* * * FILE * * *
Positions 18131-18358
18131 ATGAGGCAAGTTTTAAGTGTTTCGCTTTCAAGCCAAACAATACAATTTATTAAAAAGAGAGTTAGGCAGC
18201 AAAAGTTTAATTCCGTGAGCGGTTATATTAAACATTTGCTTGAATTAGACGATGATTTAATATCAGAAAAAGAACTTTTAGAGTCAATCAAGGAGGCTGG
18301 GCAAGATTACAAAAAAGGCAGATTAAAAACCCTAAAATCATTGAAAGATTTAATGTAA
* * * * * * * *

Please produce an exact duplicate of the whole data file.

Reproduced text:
Positions 18131-18358
18131 ATGAGGCAAGTTTTAAGTGTTTCGCTTTCAAGCCAAACAATACAATTTATTAAAAAGAGAGTTAGGCAGC
18201 AAAAGTTTAATTCCGTGAGCGGTTATATTAAACATTTGCTTGAATTAGACGATGATTTAATATCAGAAAAAGAACTTTTAGAGTCAATCAAGGAGGCTGG
18301 GCAAGATTACAAAAAAGGCAGATTAAAAACCCTAAAATCATTGAAAGATTTAATGTAA